Democratic Republic of Congo
The Safe Schools Declaration seeks commitments from nations and their armies to avoid using schools for any military activities. In one school in the Democratic Republic of Congo (DRC), the army had occupied the school’s buildings for a period and then dumped unused explosives into the latrines which had to be cleared by demining teams before the school could be re-opened for its intended purpose (All Africa).
While Zimbabwe’s president, Robert Mugabe, was in India, the acting president, Phelekeleza Mphoko, visited the Gonakudzingwa Restriction Camp in Gonarezhou National Park. The Camp had been used by the Rhodesian government to isolate nationalist leaders like Joshua Nkomo during the liberation war. The area around the Camp, like much of Gonarezhou, is contaminated with landmines which limits access to the site. Mphoko called for clearance of the mines and restoration of the Camp as a museum (All Africa).
A civilian convoy was attacked by “terrorists” who used rocket launchers and small arms to kill six people and would at least two. The convoy was under the protection of security forces and the attack began when one of the vehicles struck a landmine planted in the road (Press TV). In another incident, three civilians were killed when their vehicle struck a landmine and two of the United Nations peacekeepers who arrived on the scene were injured by a second mine. The mines were located near the United Nations base at Tessalit near Kidal (Reuters). In a third incident, three French special forces operators were injured in an unspecified area of northern Mali (Agence France Presse).
The Orthopedic Workshop at Gulu Regional Referral Hospital, originally set up to respond to the needs of landmine survivors in northern Uganda, is unable to meet the demands of its clients. Each month 30 patients come to the Workshop seeking prosthetic limbs and orthotic appliances but no one has received any items since June when the Workshop’s funding ran out. Supported by the Italian NGO AVSI, the Workshop does not appear to receive any funds from the government and the cost of prosthetics and orthotics is prohibitive to its clients (Uganda Radio Network). The Ugandan government must step in and provide the support it has committed to give under the Mine Ban Treaty and other agreements.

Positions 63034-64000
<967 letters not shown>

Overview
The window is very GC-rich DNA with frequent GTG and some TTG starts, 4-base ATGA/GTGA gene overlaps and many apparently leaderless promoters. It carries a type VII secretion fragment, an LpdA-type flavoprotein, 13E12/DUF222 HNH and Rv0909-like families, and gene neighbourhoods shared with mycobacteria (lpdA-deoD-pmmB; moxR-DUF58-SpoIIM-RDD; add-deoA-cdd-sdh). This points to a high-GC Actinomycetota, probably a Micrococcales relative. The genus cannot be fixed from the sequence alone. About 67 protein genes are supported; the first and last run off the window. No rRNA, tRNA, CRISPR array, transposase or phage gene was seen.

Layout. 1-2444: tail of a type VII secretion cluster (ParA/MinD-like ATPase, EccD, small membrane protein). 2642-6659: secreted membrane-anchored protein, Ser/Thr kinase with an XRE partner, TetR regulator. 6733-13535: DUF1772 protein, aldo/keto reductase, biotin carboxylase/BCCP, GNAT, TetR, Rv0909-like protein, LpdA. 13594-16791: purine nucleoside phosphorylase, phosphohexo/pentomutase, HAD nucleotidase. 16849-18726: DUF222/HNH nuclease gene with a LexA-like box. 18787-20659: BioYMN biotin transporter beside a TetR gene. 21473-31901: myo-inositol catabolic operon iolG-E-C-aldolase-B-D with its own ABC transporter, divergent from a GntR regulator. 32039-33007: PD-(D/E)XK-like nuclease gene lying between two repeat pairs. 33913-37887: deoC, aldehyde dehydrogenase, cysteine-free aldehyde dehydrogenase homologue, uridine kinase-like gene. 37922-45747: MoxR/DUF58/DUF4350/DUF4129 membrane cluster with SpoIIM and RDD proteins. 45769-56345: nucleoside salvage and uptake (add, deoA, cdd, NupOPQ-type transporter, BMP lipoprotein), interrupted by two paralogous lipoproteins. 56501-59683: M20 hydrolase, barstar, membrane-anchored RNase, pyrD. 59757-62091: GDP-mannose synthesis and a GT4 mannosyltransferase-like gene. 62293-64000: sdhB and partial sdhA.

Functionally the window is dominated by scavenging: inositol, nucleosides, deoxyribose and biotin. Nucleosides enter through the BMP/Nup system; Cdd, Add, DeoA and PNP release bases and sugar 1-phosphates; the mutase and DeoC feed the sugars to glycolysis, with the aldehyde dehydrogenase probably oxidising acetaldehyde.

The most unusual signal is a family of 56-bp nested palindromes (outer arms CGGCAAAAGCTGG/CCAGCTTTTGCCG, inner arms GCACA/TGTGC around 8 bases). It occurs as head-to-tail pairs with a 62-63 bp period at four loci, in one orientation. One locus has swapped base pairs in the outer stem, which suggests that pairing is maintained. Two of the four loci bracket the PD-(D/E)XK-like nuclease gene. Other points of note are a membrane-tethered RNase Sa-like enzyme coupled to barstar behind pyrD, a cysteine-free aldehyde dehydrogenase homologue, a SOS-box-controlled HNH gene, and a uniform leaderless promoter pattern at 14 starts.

In 2007 an explosion ripped through an ammunition depot in Mozambique’s capitol Maputo setting off a chain reaction of explosions that killed more than a hundred people and injured another 500. Ordnance remains at the depot even today, but plans are in place to clear the unexploded ordnance and create a public park on the site. APOPO and the HALO Trust will work together to make the site safe for its transformation into a multifunction space that includes a zoo, a water park and camp ground (US News and World Report).
The German Deputy Ambassador to Somalia visited the semi-autonomous region of Somaliland and observed the German-funded work of the HALO Trust which is clearing minefields near the Ethiopian border. The Deputy Ambassador also met with trainees who will soon be conducting the first comprehensive survey of Somaliland’s minefields as well as other German-funded development initiatives in the region (Somaliland Press).
The US Army Africa Command (AFRICOM) is providing a number of landmine-detecting vehicles to the Cameroon army in response to the threat of mines placed by Boko Haram. The vehicles would also protect soldiers from explosions should the vehicles miss a mine (Voice of America).
The United Nations Mine Action Service (UNMAS) and United Nations Support Mission in Libya have trained 15 Libyans (14 men and one woman) in non-technical survey to enhance the capacity of Libya to assess the contamination of the country from landmines and explosive remnants of war. The ongoing civil war in the country will limit the extent to which this training can be used (UNSMIL).
The UNMAS chief in South Sudan told reporters that 12 million square meters of land in South Sudan has been cleared of mines and explosive remnants of war. Despite the ongoing conflict, some 2,800 villages have been surveyed and the residents educated on risk awareness. He did note that there is the possibility of some residual contamination in Juba and other areas that have been cleared and South Sudanese should report any items they discover (The Niles).